J.J. Abrams‘ Bad Robot claimed one of the top new drama series last season with NBC’s Revolution and one of the hottest sophomore shows with CBS’ Person Of Interest. The company is keeping the momentum with two new series orders for next season: Almost Human at Fox and Believe at NBC.
Independent producer Aaron Kaplan of Kapital Entertainment received two new series orders from the broadcast networks: Back In The Game at ABC and Friends With Better Lives at CBS. Additionally, his freshman ABC comedy The Neighbors was renewed and his ABC pilot Bad Management is in serious contention for a series pickup. Kaplan also received two cable series orders in the past month, for Chasing Life on ABC Family and Instant Mom on NickMom, and also has comedy series Wendell & Vinnie on Nick at Nite and pilot HR at Lifetime.
Writer-producer Julie Plec also landed two new series this week, both at the CW: She wrote/executive produces the planted Vampire Diaries spinoff The Originals and executive produces The Tomorrow People. Additionally, she executive produces TVD, giving her three series on the air next season. (Fellow Tomorrow People executive producer Greg Berlanti has two, including returning CW hit Arrow.)
The “C” in CBS can now officially stand for Chuck as top producer Chuck Lorre will have four series on the network in the fall. I’ve learned that CBS will pick up Lorre’s comedy pilot Mom to series tomorrow, a full week before the network’s upfront presentation. It will be the first pilot from this year’s crop to get a series order. A select few A-list producers get early pickup deadlines from the networks, giving them a window to shop the projects elsewhere if they get a pass. Lorre understandably is in that category with an unusually early deadline for Mom this year even by those standards. Not that there has ever been any doubt that CBS would exercise its option to pick up Mom to series. Written on spec by Lorre, Eddie Gorodetsky and Gemma Baker, Mom has been sailing through the pilot process with a hot script, top-notch cast led by Anna Faris and Allison Janney and great table read and taping that led to a finished pilot that has been well received. The series, produced by Warner Bros TV and Chuck Lorre Prods., centers on a newly sober single mom (Faris) who tries to pull her life together in Napa Valley. It is eyed for the Monday 8:30 PM slot following the final season of How I Met Your Mother – which is exec produced/directed by Pam Fryman, who also helmed the Mom pilot. Despite his tremendous workload, Lorre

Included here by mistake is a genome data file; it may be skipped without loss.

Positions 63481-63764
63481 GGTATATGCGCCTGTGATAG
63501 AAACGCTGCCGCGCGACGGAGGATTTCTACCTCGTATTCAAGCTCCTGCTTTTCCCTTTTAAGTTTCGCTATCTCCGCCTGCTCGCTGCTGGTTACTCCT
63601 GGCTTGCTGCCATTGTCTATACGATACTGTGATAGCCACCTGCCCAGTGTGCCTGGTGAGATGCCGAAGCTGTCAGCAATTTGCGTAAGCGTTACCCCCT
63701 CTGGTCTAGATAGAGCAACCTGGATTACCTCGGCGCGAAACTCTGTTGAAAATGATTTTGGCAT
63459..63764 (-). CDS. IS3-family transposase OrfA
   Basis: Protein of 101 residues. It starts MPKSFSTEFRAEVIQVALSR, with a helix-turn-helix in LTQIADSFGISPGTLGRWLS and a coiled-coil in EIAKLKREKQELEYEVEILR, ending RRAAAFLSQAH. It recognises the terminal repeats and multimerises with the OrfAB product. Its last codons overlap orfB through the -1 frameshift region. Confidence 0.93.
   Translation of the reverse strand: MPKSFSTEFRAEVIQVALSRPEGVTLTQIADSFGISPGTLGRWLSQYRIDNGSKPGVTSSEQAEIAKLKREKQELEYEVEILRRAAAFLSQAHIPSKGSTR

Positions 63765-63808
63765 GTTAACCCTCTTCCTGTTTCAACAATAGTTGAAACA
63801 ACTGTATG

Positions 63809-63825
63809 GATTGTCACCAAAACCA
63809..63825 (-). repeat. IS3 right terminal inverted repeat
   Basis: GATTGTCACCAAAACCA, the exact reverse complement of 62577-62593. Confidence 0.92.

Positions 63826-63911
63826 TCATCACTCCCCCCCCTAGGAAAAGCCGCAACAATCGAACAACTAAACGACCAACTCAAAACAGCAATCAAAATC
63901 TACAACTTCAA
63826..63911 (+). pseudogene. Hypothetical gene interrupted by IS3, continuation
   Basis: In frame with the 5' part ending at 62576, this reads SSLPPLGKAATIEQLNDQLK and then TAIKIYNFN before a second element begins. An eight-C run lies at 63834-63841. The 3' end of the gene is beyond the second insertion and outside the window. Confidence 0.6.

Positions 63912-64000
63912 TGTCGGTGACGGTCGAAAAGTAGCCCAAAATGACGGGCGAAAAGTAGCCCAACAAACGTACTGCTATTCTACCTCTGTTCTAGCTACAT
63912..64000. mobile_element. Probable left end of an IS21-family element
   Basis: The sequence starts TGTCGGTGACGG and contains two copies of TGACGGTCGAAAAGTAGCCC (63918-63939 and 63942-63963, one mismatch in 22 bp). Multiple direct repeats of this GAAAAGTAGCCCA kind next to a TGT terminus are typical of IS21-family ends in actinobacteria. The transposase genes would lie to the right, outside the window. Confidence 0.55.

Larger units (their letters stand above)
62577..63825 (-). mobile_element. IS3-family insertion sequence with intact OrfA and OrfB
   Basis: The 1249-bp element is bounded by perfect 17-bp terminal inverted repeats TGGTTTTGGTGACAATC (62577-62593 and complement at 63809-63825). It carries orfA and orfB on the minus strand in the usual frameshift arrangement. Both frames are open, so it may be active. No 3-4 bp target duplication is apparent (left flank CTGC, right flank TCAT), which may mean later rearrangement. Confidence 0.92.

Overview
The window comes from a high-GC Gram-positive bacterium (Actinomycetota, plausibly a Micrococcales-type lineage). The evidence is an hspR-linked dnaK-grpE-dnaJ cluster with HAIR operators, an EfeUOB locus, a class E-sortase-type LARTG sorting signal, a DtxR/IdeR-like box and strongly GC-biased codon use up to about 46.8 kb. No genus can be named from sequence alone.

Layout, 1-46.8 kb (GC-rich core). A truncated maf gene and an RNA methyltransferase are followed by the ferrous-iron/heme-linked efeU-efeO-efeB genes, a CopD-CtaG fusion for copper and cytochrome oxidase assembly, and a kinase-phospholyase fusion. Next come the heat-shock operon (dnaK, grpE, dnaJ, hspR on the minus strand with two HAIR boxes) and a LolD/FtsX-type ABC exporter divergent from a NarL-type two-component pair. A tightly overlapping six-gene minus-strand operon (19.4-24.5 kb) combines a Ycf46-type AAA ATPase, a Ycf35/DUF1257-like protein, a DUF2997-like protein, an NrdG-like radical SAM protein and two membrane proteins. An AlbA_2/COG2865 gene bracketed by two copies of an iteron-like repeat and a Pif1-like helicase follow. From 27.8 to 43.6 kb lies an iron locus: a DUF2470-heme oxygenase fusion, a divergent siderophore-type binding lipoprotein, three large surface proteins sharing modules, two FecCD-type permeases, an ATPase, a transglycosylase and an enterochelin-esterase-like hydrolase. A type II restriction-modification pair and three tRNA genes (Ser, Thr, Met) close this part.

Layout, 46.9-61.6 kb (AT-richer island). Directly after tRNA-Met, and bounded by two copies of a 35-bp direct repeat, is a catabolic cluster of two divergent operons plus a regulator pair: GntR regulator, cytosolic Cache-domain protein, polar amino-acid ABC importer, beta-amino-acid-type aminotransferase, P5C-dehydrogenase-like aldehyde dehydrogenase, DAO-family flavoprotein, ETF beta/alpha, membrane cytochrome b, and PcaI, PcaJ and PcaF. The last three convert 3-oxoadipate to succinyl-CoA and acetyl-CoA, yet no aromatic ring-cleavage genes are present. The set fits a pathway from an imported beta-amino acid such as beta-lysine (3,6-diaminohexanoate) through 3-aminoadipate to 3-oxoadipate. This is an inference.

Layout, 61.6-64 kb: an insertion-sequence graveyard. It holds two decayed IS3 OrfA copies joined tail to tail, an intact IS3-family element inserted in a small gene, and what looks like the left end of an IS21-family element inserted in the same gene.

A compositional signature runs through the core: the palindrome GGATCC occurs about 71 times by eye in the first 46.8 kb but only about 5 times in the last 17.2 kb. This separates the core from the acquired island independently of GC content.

He’s back! After a month-a-half hiatus, Two And A Half Men co-star Angus T. Jones is returning to the set of the CBS comedy next week to film his first episode following the release of his controversial …
Anna Faris has been tapped as the lead in Mom, CBS‘ comedy pilot from Chuck Lorre, the man behind the network’s comedy series Two And A Half Men, The Big Bang Theory and Mike & Molly. Mom, which Lorre co-wrote on spec with two members of his Two And A Half Men team — executive producer Eddie Gorodetsky and story editor Gemma Baker — centers on a newly sober single mom (Faris) who tries to pull her life together in Napa Valley. The project, produced by Warner Bros TV and studio-based Chuck Lorre Prods, was taken to CBS last month, landing a pilot order.